Only one side of this ongoing tragedy is armed with my tax dollars

Dear Tim Wessel: Your recent article about antiwar protests ["Few Signs of Support. Literally,"] begs for a response. Let me begin by simply saying: I share your anguish at the horror unfolding in Israel and Gaza, and at the intense reactions this violence has evoked among so many heart-weary people here in Vermont.

However, as a Jewish American whose parents lived in Jerusalem for 10 years - my father was a member of the Zionist Youth Movement in Hitler's Germany, and my mother often stood in Jerusalem with the Women in Black to protest the mistreatment of Arabs in the Occupied Territories - I was deeply disturbed to read your assertion that "most of the protesters [do not] fully understand the politics of the Middle East."

And as someone who has lived in both Israel and the West Bank, I am wounded by your assumption that, because you've "become friends with many Jews throughout Windham County," you can speak for all of us "who have family and friends in Israel."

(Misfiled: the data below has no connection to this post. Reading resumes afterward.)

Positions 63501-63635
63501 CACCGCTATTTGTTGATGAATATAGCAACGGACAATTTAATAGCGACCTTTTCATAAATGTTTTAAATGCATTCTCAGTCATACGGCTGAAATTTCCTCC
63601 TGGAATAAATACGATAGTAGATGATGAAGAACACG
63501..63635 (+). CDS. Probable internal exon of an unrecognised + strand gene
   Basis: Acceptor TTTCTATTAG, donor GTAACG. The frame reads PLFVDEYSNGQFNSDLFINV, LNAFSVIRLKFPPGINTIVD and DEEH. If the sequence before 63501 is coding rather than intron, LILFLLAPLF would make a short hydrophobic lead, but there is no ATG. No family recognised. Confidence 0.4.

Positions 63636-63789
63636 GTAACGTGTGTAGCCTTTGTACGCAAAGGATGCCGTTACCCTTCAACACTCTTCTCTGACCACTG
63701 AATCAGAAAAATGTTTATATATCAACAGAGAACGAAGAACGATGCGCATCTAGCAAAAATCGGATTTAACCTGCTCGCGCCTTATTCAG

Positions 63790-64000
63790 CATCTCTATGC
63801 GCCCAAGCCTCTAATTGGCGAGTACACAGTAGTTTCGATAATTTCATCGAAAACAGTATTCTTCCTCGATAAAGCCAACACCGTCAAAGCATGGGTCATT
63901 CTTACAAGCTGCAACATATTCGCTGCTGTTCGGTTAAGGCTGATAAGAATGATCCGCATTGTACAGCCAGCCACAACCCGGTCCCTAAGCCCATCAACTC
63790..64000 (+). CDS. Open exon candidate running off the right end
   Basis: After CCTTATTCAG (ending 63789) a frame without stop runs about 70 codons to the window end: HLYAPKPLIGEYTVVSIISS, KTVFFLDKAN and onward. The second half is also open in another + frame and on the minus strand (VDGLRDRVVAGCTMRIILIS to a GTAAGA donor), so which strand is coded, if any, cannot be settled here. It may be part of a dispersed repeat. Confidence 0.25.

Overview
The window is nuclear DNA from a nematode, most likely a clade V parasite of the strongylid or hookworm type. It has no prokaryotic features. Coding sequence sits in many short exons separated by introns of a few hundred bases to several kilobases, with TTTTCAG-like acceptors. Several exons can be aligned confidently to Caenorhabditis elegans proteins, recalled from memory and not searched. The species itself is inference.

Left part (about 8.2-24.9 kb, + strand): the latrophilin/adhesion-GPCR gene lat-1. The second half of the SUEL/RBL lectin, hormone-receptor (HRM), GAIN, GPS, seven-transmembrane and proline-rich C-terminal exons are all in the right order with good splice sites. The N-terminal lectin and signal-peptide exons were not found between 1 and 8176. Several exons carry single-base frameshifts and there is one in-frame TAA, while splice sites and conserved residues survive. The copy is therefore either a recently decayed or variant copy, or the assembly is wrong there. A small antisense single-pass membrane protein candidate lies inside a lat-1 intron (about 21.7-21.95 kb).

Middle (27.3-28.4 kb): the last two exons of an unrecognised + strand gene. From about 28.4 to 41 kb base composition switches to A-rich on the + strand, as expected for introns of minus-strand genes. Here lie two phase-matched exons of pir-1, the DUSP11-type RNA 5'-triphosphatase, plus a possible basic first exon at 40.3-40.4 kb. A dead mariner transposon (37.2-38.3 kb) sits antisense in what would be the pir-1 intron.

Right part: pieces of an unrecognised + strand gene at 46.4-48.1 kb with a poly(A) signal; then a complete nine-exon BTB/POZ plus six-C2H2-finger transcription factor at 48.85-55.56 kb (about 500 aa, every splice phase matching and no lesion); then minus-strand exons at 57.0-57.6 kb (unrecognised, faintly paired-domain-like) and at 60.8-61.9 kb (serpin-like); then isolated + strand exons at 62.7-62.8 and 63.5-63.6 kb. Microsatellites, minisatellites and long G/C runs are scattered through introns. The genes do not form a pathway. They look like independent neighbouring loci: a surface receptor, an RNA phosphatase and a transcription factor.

But setting aside these - and the many other - discomforts provoked by your article, I'd like simply to respond to the central question that seems to animate your entire piece: "Why do I not see any signs condemning Hamas or insisting on the return of hostages?"

For me, there's a pretty straightforward answer:

Though there have been terrible depredations on both sides of this ongoing tragedy, there is only one side being armed with my tax dollars.

So, as an American, if I do not protest what Israel is doing, it is Palestinians in whose suffering I am complicit.

Steve Wangh


This letter to the editor was submitted to The Commons.

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